Beyond the flashing lights, more darkness. The ocean smelled close. Cars drove slowly through the dark streets. A convertible, top down and tunes cranked, made two passes down Second. Over on F Street, between First and Second, a woman stood outside the building that houses Strictly for the Birds, the Linen Closet and other businesses, staring at a large crack in the building's white stucco wall and talking on her cell phone. People strolled the dark streets, looking around. Empty restaurants. Empty bars.
And then, a pocket of life. At the Waterfront Cafe, on the corner of F and First, several employees stood outside chatting in the dark. Inside, where candles flickered on the tables, it looked like the last great drinking party was underway in the festive gloom. People crowding the bar, laughing and talking and clinking glasses. A gray-haired crowd. Surely, with the power out, the cash machines would be down. Maybe older folks were the only ones carrying around cash these days. But one of the employees said it was a retirement party.
The Eureka dispatch center fielded 700 calls in the four hours following the earthquake. A couple of dozen people sought treatment at St. Joseph, and one of them was admitted with a hip injury. Over half the county's homes lost power immediately. The national news started carrying reports almost instantly, and "Eureka Earthquake" became a trending topic on Twitter. Photos of wrecked shopping center aisles and broken windows from both Eureka and Ferndale — the two hardest-hit towns — spread around the world.
By the next morning, PG&E had restored electrical service almost everywhere and had patched most of the 10 gas leaks it had found. Downtown, city workers had cordoned off several large structures — the Old Town Bar and Grill building, the Lloyd Building at Fifth and C, the Eureka Theater. A three-bedroom house on California Street, built circa 1900, had slid off its post-and-pier foundation, settling at crooked angles on the damp ground. The porch collapsed to shambles on the front lawn, leaving the awning propped cockeyed on thin support posts. The family of four who lived inside with their two dogs and two pet turtles had homeowners insurance but, like the vast majority of local residents, no earthquake coverage, according to State Farm agent Paul Nicholson. State earthquake coverage ranges from $50 to more than $100 per month, Nicholson said, with deductibles in the tens of thousands of dollars. (On Tuesday, the family finally found a new place to live.)
The trucks of tradesmen — plumbers, electricians, masons — were on the move up and down H Street.
Congressman Mike Thompson and Assemblymember Wes Chesbro arrived in town. They toured Ferndale in the morning, then came up to Eureka to participate in a joint press conference with county government and delegates from the cities of Eureka and Arcata. The San Francisco Chronicle, the Los Angeles Times, the Associated Press and a Bay Area television station sent reporters. At 2 p.m., everyone filed into the chambers of the Humboldt County Board of Supervisors.
The universal consensus, voiced a number of times by a number of different people, was that the county had "dodged a bullet." Going by the sheer experiential violence of the quake — a 6.5 on the Richter just didn't seem to do it justice — it was stunning how little property damage there was. At the press conference, Eureka Fire Chief Eric Smith attached a very rough dollar figure to the damage that his team was aware of within the city limits: $12.5 million. But they were in the early days of the assessment, and that figure was bound to grow. Downtown Eureka is full of old, brick structures; Smith said that building inspectors would be checking on them one by one in the coming days, after which they'd turn their attention to structures less at risk.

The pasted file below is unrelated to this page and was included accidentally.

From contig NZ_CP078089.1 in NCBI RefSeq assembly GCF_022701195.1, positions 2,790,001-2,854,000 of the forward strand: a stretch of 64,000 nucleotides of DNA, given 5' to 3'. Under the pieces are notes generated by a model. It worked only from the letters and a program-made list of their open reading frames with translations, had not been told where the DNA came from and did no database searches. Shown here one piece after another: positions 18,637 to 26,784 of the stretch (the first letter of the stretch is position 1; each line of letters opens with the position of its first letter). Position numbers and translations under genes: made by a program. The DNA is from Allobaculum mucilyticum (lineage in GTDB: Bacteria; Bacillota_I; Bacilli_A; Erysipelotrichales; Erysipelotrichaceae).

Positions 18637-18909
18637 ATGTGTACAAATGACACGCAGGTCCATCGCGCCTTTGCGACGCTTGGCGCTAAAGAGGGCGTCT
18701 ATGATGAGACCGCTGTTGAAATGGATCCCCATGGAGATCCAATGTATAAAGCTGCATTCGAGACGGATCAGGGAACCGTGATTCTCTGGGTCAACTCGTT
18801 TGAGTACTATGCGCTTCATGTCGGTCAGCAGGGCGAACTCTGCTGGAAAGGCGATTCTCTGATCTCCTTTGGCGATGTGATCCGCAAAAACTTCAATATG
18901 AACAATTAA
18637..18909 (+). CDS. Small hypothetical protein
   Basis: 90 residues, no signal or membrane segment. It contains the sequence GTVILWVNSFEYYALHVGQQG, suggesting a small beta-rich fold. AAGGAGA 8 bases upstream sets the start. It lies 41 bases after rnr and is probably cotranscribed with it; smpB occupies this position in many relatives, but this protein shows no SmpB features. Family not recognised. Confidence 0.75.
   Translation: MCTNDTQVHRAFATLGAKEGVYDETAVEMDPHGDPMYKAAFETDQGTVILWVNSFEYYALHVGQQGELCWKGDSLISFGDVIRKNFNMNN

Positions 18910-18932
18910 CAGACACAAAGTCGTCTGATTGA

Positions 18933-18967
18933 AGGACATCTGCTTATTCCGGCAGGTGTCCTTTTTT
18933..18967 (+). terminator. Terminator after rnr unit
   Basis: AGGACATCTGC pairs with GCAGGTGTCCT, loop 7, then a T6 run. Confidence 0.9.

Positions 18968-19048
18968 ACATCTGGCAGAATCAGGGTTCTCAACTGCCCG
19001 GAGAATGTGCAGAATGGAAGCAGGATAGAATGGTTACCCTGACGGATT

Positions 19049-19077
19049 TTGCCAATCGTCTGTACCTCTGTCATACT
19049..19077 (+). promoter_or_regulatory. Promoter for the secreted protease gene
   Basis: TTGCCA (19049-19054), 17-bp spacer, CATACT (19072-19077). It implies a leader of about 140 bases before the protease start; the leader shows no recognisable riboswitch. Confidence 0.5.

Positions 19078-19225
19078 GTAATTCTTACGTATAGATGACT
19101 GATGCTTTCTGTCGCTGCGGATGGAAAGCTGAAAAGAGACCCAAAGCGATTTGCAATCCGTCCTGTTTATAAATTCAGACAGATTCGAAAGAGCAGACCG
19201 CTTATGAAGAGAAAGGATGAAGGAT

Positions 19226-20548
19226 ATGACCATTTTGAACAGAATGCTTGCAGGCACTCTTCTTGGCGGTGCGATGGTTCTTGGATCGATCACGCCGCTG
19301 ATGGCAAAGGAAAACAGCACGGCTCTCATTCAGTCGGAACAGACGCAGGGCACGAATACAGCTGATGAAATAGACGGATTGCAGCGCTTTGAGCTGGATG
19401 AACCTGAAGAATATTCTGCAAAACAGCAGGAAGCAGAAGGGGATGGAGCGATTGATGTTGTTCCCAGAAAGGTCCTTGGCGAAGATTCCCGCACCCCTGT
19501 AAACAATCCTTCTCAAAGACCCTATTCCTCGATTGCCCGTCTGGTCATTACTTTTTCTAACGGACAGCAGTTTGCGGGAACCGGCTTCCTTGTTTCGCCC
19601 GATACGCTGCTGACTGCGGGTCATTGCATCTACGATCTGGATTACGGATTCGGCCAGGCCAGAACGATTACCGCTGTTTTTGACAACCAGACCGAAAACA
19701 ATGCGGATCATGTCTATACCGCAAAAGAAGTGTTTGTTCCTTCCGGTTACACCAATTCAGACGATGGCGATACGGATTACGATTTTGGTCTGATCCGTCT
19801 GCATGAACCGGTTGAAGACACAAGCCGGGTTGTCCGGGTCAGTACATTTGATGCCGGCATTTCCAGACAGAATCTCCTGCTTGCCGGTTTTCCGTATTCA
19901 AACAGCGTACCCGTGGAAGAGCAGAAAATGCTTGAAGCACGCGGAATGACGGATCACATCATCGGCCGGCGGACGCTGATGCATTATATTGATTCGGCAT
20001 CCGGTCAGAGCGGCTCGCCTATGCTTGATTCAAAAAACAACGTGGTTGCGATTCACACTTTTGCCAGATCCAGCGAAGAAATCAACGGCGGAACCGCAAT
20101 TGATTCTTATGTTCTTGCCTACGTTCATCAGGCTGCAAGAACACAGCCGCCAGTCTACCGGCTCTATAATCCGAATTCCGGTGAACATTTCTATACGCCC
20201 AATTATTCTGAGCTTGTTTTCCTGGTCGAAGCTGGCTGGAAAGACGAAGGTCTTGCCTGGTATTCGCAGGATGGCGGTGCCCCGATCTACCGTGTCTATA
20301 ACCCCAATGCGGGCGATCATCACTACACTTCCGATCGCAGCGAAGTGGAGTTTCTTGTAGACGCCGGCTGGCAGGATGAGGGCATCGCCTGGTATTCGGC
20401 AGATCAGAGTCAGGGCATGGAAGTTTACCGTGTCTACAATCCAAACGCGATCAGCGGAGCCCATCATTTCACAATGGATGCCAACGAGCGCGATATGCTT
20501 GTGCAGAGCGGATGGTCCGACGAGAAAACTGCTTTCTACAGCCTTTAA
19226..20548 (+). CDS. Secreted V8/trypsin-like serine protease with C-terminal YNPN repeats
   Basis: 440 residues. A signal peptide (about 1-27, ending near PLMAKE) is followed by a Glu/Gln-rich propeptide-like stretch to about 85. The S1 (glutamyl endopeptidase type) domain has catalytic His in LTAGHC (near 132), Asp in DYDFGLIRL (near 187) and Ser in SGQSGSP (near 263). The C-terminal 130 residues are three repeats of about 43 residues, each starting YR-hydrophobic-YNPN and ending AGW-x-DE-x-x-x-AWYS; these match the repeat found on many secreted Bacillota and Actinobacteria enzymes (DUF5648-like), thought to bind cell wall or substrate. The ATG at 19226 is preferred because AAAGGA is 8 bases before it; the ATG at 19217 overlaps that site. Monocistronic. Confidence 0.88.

Thompson and Chesbro pledged to assist the county in seeking disaster relief funds, if they were warranted.
By the next day, the damage assessment had more than doubled, to around $28 million. The Lloyd Building remained roped off, and fire crews attended to the facade of the Eureka Theater, parts of which were wobbling in the wind. The Bayshore Mall was still closed, as were the Eureka High Auditorium and the Ink People Center for the Arts.
On Monday morning, the Eureka City Council convened an emergency meeting to discuss the fate of the Old Town Bar & Grill building. Since the quake, structural engineers and building officials had inspected public and private structures all over the city, and while a number had been yellow- or red-tagged as possible hazards, including the old Lloyd building on Fifth Street and the post office on H Street, only the Old Town Bar & Grill was identified as a potentially eminent threat to public safety. Staff recommended authorizing the current owner, Security National, to demolish it as soon as possible.
A number of residents showed up to oppose the resolution, including many historic preservation advocates who argued that demolition was a "knee-jerk" response that would set a bad precedent. Councilman Larry Glass asked if patching the building was indeed possible, and Neil Penfold, a civil engineer with the city, said sure, anything's possible if you throw enough money at it. But the building has been vacant and neglected for years, he said, and the bricks used in the original 1908 construction had apparently not been culled for strength.
After a brief adjournment to read and consider the resolution, the council voted unanimously, with Council member Linda Atkins absent, to approve the measure authorizing demolition. They did, however, encourage the owner to salvage the building's historic architectural features, even the entire first floor if possible. The building will be demolished as quickly as possible.
On Tuesday, after a briefing on the updated damage assessment, the Humboldt County Board of Supervisors declared a state of emergency, and petitioned Gov. Schwarzenegger to release disaster funds. The Bayshore Mall announced that it was once again open for business. Eureka had lost a historic building. A family had lost a home. Thousands of windows and dishes and potted plants are gone forever, and there is more serious damage left to be tallied. Maybe much more. Just about every building around the bay has newly cracked paint, weakened joists, loosened nails — the scars that geology leaves on civilization just to remind us who's boss.